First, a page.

“Breaks is an inspired piece of audio art. It excels not only as an attitude injected punk rock album but as a hefty platter of doom wielding hard rock, an instrumentally impressive lost 70s prog masterpiece, a late 60s/early 70s psych rock freakout, a brazen post-punk wall of majestic white noise, a landmark example of how you can combine metal’s ruthlessness with slick pop sensibilities and as a true heavy album that defies categorization.” – Teeth of the Divine

“The fact that the band can evoke the vibe of the Melvins, Rush and U2 within a couple of minutes without sounding stitched-together or disjointed is a testament to their skill and to the painstaking way the trio assembles their material.” – Yes! Weekly

“Caustic Casanova is pushing genre and style in some of the most original ways we’ve seen in 2015. Blending space rock reverberation and echo with post-punk attack and a dismantle-it-all-and-solder-it-back mentality, their September release, Breaks, is a fascinating listen.” – Connect Savannah

“Breaks is a surreal and psychedelic out-of-control sludge riff fest…one of the most innovative albums of the year.” – Outlaws of the Sun

“CC crosses just about every genre in existence in its quest for a unique sound. And I think it’s fair to say that has been accomplished…I can envision a setlist that might include In-A-Gadda-Da-Vida, The Trooper, Slack Motherfucker and Surprise, You’re Dead. And maybe a really twisted version of Yours Is No Disgrace. No one plays songs like this. Nobody.” – Aiding and Abetting

“Caustic Casanova is one of the most excitingly innovative bands on the planet. And, as evidenced on Breaks, the band’s at home in psych, prog, metal, punk, and seemingly every other genre in the galaxy.” – Stereo Embers

Live Press:

“Imagine the musical intensity of Rated R paired with the girl-boy harmonies of Surfer Rosa. Neil Peart-inspired drum fills, driving fuzz bass and lilting vocal melodies rumble-tumble forward, like a barreling freight train verging on derailment.” – Tucson Weekly

“Caustic Casanova wasted no time in tearing into my skull, with an instrumental sound laden with sludge and abrasive guitar screeching…ironic lyrics along with the near schizophrenic tempo changes, [and] counterpoint moments of odd, trippy psychedelic-infused beauty.”Bucketlist (Montreal)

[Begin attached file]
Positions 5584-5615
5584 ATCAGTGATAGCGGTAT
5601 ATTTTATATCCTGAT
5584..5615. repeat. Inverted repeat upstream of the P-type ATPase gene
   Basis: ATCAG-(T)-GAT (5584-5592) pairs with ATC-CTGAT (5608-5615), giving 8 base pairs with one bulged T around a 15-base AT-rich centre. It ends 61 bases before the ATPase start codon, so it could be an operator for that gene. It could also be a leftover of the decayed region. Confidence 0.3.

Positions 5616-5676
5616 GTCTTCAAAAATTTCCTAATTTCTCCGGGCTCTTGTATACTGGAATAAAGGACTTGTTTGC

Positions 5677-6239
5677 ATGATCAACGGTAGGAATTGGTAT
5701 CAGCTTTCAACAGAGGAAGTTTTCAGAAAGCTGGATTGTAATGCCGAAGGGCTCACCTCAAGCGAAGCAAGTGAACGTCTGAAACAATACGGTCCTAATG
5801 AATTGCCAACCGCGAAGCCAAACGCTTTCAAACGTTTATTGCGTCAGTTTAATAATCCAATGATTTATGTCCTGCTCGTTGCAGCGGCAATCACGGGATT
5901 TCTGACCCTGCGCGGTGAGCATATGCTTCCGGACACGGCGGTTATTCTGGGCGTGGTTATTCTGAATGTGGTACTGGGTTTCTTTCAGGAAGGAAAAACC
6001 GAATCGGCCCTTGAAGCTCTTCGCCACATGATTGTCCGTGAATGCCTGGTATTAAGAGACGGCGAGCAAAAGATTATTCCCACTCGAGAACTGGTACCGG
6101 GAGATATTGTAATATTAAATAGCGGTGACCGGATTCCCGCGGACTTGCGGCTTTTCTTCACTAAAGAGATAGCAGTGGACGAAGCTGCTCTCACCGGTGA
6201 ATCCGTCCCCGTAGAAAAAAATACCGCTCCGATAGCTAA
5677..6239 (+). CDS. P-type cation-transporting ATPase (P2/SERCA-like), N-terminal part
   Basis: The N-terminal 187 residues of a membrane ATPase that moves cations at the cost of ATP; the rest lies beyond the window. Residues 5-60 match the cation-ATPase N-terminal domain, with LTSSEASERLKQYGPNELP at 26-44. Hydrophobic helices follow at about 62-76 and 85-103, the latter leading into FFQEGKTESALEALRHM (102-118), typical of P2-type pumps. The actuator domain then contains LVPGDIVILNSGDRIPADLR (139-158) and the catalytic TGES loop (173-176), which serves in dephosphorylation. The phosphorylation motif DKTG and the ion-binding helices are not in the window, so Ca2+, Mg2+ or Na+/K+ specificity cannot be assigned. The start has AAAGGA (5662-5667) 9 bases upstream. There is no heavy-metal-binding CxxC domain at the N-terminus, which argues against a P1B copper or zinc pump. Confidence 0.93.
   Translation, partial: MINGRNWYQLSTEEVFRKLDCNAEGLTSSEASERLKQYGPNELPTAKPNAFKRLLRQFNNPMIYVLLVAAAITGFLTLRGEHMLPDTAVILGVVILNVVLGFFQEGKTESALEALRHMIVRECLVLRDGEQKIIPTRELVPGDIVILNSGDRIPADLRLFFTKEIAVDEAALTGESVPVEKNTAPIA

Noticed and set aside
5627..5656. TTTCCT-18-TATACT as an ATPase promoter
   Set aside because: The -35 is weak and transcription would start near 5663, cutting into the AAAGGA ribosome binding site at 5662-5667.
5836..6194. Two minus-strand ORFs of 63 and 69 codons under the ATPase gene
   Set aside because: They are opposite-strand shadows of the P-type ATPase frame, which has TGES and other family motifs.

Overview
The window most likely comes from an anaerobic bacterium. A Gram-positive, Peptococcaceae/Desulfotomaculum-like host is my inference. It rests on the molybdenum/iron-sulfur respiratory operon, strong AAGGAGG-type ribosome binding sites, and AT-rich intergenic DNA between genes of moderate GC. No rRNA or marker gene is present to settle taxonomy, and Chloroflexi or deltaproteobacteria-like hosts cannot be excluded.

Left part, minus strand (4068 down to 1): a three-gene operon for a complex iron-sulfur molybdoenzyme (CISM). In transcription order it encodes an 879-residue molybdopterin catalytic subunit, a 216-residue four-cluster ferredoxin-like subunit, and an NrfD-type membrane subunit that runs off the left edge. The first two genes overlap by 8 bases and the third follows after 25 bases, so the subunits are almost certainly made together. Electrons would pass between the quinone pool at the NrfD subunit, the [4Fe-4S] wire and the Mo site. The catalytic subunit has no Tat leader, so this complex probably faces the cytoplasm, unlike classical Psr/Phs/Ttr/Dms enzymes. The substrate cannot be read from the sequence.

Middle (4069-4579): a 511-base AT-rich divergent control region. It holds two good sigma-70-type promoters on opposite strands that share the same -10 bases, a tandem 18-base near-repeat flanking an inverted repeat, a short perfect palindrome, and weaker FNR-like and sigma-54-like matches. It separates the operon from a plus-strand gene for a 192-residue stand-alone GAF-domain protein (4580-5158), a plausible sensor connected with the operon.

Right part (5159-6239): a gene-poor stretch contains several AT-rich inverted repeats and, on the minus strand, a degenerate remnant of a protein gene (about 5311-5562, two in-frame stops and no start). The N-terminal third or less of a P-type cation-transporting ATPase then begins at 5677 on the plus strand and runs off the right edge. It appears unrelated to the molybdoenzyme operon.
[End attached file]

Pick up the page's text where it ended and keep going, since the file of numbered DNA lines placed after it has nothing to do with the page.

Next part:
“CC…presented a noticeably eccentric set of what could be described as organized chaos, showcased undeniably great musicianship and ripped the stage to shreds.” Metal Assault (Los Angeles)

“This trio has long been a favorite of mine as they’ve graced many stages in the DC area for several years with their creative, twisted psychedelic metal.” DC Rock Live

“I have seen a lot of bands over the years, and I am sure that Caustic Casanova is one of the loudest I have ever witnessed.” NewsWhistle (Minneapolis)

“For me, the thing that sets CC apart from a lot of heavy rock and metal bands is that their songs are so various — they manage to surprise with different rhythms and textures, avoiding one continuous dark, thrummy sound that blurs from one song to another.Their delivery is pretty flawless — you hear the craft and care that have gone into the songs, which also feature some thoughtful, literate vocals.”Louisville.com

Praise for 2012’s Someday You Will Be Proven Correct:

“Nobody does intellectual hard rock music better right now than this band…[this record] will surely serve to teach those who listen how to create something unique from ancient building blocks. This is a cleverness to be celebrated and an inventiveness that shall inspire. If progressive, forward thinking rock music is something you’d like to explore further then this album is currently the best place to go and find it.” – Subba-Cultcha

“Heavy yet clever in a Torche-meets-Dismemberment Plan kind of way—yes, it’s that addictively strange—Someday You Will Be Proven Correct leaves a complex, acidic aftertaste.” – The Onion AV Club

“Literary, political and tangentially astral, Someday You Will Be Proven Correct is an energetic blast of sci-fi postpunk.” – Caught In The Carousel

“With a base stock of classic power-trio rock, the mad chefs of Caustic Casanova went wild in the kitchen mixing their cuisines, alternatingly adding some big chunks of meaty stoner riffs, some delicate flavorings of prog-esque space-rock passages, the occasional fire of punk pepper, and some indie spice, turned the whole thing up as high it would go and let it boil over.” – The Ripple Effect

“…their penchant for volume and eccentricity is a winning combination. [Caustic Casanova] churn out unclassifiable rock with mechanistic precision.” – Chybucca Sounds

“Album of the month, April 2012” – The Deli Magazine